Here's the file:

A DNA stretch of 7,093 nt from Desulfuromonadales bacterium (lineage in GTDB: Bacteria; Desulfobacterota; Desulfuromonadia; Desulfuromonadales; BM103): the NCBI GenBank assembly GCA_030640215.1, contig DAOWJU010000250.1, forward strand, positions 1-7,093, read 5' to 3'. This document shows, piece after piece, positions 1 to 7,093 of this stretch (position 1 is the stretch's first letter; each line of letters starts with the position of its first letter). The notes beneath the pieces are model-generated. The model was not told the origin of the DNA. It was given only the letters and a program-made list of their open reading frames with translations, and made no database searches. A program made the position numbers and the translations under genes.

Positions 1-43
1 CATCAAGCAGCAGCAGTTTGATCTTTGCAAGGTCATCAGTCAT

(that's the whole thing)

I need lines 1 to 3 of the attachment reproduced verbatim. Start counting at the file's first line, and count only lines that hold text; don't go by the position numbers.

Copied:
A DNA stretch of 7,093 nt from Desulfuromonadales bacterium (lineage in GTDB: Bacteria; Desulfobacterota; Desulfuromonadia; Desulfuromonadales; BM103): the NCBI GenBank assembly GCA_030640215.1, contig DAOWJU010000250.1, forward strand, positions 1-7,093, read 5' to 3'. This document shows, piece after piece, positions 1 to 7,093 of this stretch (position 1 is the stretch's first letter; each line of letters starts with the position of its first letter). The notes beneath the pieces are model-generated. The model was not told the origin of the DNA. It was given only the letters and a program-made list of their open reading frames with translations, and made no database searches. A program made the position numbers and the translations under genes.

Positions 1-43
1 CATCAAGCAGCAGCAGTTTGATCTTTGCAAGGTCATCAGTCAT